7 Best Tactics for Capturing Your Inspired Lyrics

7 Best Tactics for Capturing Your Inspired Lyrics

7 Ways to Never Forget Your Next Song: Best Tactics for Capturing Your Inspired Lyrics

7 Ways to Never Forget Your Next Song

Writer’s block is most likely the worst enemy of all songwriters. However, there is something worse. When you see inspiration flowing and ideas being born, you want to capture and record them all. Today I want to share 7 ways to never forget your next song.  Here are some of the best tactics for capturing your inspired lyrics

In this process, you will most likely forget most and let your inspiration go to waste. The moment you have a burst of creativity, you should reign it and leverage it.

Thankfully, there is a myriad of tools and methods at your disposal. In this piece, we’ve decided to tackle the problem of forgotten lyrics. With these seven simple tips, you will always have access to your future hits. Let’s see how can you utilize your burst of inspiration.

1. Morning brainstorming

Dreams are a great source of inspirations for any artists. As we awake from our dreams, we still may be groggy, but ideas are abundant during this time. However, we all know how quickly they fade away in the morning.

A good way to never forget your next song is to keep a pen and a notebook by your bedside. This is perhaps the best method of capturing your inspired lyrics, as you don’t have to stare into a smartphone screen or a computer. Your eyes won’t be irritated, and you’ll write down the lyrics.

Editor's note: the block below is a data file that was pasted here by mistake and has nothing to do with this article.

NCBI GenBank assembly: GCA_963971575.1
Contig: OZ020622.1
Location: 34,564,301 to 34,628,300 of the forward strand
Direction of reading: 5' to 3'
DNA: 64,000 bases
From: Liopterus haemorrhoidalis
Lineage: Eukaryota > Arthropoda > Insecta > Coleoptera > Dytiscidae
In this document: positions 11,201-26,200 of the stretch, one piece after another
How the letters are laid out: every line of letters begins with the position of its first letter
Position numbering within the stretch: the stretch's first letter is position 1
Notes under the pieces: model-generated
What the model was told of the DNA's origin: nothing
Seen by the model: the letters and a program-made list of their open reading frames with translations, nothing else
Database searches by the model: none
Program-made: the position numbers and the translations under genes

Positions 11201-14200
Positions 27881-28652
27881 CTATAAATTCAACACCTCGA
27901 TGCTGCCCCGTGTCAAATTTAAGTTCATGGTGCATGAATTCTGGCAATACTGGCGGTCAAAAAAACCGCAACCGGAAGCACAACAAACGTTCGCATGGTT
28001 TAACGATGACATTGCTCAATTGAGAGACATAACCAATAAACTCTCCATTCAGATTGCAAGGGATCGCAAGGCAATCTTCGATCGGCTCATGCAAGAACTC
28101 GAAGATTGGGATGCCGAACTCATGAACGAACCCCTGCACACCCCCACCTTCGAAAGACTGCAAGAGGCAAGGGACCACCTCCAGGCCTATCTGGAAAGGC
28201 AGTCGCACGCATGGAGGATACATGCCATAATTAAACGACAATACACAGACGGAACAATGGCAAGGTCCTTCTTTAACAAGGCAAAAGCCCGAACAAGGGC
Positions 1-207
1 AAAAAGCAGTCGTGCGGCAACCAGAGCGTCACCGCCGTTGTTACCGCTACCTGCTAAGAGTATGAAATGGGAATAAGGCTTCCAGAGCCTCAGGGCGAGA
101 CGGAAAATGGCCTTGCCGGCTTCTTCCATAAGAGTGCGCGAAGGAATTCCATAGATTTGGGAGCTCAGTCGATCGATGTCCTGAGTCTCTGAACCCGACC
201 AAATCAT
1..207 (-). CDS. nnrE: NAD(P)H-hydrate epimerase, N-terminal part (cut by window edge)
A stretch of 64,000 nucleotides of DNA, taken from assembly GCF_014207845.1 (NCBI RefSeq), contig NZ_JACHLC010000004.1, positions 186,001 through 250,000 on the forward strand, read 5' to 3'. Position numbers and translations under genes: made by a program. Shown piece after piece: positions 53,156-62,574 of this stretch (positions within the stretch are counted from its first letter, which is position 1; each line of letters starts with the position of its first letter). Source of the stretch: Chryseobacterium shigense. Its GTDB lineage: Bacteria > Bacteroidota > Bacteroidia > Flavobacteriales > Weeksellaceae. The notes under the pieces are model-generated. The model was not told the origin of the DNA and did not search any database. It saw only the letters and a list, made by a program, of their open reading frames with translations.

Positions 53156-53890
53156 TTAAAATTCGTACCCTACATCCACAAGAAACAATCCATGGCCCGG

“Writing down seems a bit old-fashioned to most, but crafting letters with your own hands has a profound effect on memory,” says Rebecca Milton, the senior editor at EssayOnTime. “Phones can run out of battery, but a notebook is your safest way to capture inspired lyrics.”

2. Text yourself

A popular way of sending ideas to yourself is via Messenger. You have to open up a conversation with yourself and get the content flowing. But what happens when you don’t have internet?

Good old texting comes in for the rescue. Just open up the Messages app and send any verse, stanza or even an instrumental idea using it.

If you’re having a busy day, you shouldn’t let your inspiration take a hit. Diligently text yourself and take a look at what you’ve thought of at the end of the day. A lot of artists don’t even open these texts until they get to the studio. It’s one of the best ways to memorize lyrics!

3. Create an “ideas” journal

Every artist faces the challenge of channeling his or her ideas. Bursts of inspiration are a great, but inefficient source of inspiration. So many ideas and excellent thoughts go to waste, and you can never write them all down.

To combat this, you can start by creating an ideas journal. Think about your songwriting a little bit and analyze the topics you want to cover.

Separate your journal into topics, and you’ll have good inspiration just by looking at this organized layout. As you write more and more, every topic section will be filled, and you will be able to continue where you left off.

4. A whiteboard in your studio/home